Bellv.Hotaki

SUPREME COURT, APPELLATE TERM, SECOND DEPARTMENT, 9th and 10th JUDICIAL DISTRICTSMar 7, 2019
2017-942 N C (N.Y. App. Div. 2019)
2017-942 N C2019 N.Y. Slip Op. 50267

2017-942 N C

03-07-2019

Janera Monay Bell, Respondent, v. Hazrat Hotaki, Appellant.

PRESENT: : Hazrat Hotaki, appellant pro se. Janera Monay Bell, respondent pro se (no brief filed).


PRESENT: :

Hazrat Hotaki, appellant pro se.

Janera Monay Bell, respondent pro se (no brief filed).

Appeal from a judgment of the District Court of Nassau County, Second District (Paul L. Meli, J.), entered January 31, 2017. The judgment, after a nonjury trial, awarded plaintiff the principal sum of $3,000 and dismissed defendant's counterclaim.

ORDERED that the judgment is affirmed, without costs.

Plaintiff commenced this small claims action to recover her $3,000 security deposit from defendant, her former landlord. Defendant counterclaimed to recover $3,000 for allegedly unpaid rent.

At a nonjury trial, plaintiff testified that when she had been informed by defendant that he was selling the building, she initiated talks with defendant regarding vacating the premises. Plaintiff further testified that there had been a water leak in her apartment which continued for several months. Plaintiff stopped paying her $1,500 monthly rent but agreed that, if defendant fixed the leak, she would pay her arrears. Moreover, the parties agreed that if plaintiff vacated the premises and removed her car, defendant would return plaintiff's $3,000 security deposit. Plaintiff stated that defendant did not fix the leak, and instead, turned off the hot water, so she did not pay the arrears, which at that time amounted to four months of rent, or $6,000. Plaintiff vacated the premises, and defendant tendered her a personal check in the sum of $3,000 but told her not to deposit it until she had removed her car from the driveway. Plaintiff removed her car the next day and deposited the check later that same day. She subsequently received a notification from her bank that the check had been dishonored because a stop payment order had been placed on it, which caused plaintiff to overdraw on her bank account.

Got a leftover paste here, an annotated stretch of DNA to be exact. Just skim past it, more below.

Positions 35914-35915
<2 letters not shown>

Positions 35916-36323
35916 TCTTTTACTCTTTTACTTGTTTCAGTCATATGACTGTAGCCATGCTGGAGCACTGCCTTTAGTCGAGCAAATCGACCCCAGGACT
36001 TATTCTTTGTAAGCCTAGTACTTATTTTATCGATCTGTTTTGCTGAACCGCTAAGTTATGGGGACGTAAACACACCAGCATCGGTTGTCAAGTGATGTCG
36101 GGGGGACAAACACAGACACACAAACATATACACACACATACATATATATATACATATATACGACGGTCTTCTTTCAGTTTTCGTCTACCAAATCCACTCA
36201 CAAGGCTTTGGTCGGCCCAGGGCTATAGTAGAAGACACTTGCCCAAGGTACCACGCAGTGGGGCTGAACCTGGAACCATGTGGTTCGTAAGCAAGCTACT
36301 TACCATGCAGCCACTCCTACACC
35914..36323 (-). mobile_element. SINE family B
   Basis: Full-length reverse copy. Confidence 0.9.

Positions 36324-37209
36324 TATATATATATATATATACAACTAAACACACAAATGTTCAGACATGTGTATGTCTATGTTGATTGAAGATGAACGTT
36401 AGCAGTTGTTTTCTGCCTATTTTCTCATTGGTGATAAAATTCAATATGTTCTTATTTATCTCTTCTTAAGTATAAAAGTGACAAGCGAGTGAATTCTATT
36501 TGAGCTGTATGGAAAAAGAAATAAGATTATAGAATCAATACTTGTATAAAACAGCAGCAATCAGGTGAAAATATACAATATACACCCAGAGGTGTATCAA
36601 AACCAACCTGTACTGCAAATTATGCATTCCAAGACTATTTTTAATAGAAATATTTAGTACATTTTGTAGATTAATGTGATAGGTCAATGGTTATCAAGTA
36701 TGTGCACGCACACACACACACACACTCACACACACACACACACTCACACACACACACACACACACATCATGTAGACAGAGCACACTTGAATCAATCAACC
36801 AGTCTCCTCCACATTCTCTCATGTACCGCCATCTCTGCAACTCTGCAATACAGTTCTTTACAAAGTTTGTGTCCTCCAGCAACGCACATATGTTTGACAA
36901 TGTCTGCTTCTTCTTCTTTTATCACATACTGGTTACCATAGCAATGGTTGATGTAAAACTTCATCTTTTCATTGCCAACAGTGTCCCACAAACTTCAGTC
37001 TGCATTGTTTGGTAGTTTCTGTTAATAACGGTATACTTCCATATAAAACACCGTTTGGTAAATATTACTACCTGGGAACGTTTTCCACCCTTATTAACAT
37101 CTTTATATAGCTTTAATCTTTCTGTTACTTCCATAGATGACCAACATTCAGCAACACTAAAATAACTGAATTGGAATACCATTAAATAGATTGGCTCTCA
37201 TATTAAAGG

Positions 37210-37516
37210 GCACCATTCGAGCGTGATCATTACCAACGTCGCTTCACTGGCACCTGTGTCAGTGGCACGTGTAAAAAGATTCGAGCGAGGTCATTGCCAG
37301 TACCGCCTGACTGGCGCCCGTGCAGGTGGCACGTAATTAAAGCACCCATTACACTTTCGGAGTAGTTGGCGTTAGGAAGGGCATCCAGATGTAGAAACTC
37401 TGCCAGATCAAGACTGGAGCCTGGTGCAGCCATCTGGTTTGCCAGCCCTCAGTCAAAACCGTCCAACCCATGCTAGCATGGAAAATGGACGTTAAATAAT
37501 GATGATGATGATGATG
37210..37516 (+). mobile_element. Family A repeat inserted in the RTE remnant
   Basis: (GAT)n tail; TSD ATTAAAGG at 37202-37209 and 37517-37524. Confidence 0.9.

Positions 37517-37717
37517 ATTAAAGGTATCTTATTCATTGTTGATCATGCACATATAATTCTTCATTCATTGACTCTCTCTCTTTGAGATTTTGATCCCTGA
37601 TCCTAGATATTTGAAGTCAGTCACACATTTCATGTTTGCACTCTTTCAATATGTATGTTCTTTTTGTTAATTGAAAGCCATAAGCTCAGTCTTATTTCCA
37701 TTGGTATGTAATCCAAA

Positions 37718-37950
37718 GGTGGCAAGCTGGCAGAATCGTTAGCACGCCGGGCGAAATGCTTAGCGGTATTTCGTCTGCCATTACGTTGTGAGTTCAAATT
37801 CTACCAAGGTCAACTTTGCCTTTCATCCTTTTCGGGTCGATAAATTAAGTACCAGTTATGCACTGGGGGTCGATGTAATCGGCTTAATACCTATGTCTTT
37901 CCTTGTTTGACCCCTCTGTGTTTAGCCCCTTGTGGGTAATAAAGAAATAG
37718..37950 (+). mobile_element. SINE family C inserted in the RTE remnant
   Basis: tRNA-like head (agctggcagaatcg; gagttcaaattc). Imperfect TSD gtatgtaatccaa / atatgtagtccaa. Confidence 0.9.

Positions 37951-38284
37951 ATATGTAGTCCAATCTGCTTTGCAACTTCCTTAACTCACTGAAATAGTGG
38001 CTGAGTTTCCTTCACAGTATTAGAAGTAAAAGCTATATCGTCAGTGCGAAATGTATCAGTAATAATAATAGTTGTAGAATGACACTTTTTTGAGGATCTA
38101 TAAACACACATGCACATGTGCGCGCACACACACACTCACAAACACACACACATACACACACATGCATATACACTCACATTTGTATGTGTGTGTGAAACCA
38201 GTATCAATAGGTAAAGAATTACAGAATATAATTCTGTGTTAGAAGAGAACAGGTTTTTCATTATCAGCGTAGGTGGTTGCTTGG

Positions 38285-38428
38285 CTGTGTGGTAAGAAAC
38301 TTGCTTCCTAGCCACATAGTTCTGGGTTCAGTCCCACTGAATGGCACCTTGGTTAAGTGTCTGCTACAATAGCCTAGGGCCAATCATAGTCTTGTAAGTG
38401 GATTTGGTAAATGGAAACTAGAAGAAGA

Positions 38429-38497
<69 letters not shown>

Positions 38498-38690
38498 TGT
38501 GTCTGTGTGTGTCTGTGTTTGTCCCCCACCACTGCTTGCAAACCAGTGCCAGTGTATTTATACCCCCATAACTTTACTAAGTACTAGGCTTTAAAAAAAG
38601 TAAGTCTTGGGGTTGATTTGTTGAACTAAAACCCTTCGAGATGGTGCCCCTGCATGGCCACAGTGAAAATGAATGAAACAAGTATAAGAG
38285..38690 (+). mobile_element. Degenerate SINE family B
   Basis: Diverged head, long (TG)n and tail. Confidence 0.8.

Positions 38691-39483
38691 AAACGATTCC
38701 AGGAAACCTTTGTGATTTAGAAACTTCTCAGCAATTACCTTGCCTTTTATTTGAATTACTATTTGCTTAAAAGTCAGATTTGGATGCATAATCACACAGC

Defendant testified that the parties had agreed that if defendant returned plaintiff's $3,000 security deposit, plaintiff would pay the four months of rent arrears, totaling $6,000. Defendant also testified that the leak was minor and that neither he nor his agents had turned off the water at any point.

Following the trial, the District Court awarded plaintiff the principal sum of $3,000 and dismissed defendant's counterclaim, without making any express findings of fact.

On appeal, defendant contends that plaintiff admitted that she had failed to pay rent for four months; that defendant had informed plaintiff when she had moved in that the property was for sale; and that a landlord has a right to apply a security deposit to unpaid rent. Defendant also makes various other claims which are dehors the record.

In a small claims action, our review is limited to a determination of whether "substantial justice has . . . been done between the parties according to the rules and principles of substantive law" (UDCA 1807; see UDCA 1804; Ross v Friedman, 269 AD2d 584 [2000]; Williams v Roper, 269 AD2d 125 [2000]). Furthermore, the determination of a trier of fact as to issues of credibility is given substantial deference, as a trial court's opportunity to observe and evaluate the testimony and demeanor of the witnesses affords it a better perspective from which to assess their credibility (see Vizzari v State of New York, 184 AD2d 564 [1992]; Kincade v Kincade, 178 AD2d 510, 511 [1991]). This deference applies with greater force to judgments rendered in the Small Claims Part of the court (see Williams v Roper, 269 AD2d at 126).

Upon a review of the record, we find that the judgment provided the parties with substantial justice according to the rules and principles of substantive law (see UDCA 1804, 1807). With respect to the conflicting accounts of the leak, the lack of hot water, and, particularly, the agreement between the parties which resulted in defendant giving plaintiff a check for $3,000 and plaintiff immediately vacating the premises, the District Court implicitly found that plaintiff's testimony with regard to these matters was more credible than defendant's testimony. As the court's determination is supported by the record, the judgment is affirmed.

We note that this court will not consider any evidence which is dehors the record (see Chimarios v Duhl, 152 AD2d 508 [1989]).

ADAMS, P.J., GARGUILO and RUDERMAN, JJ., concur. ENTER: Paul Kenny Chief Clerk Decision Date: March 07, 2019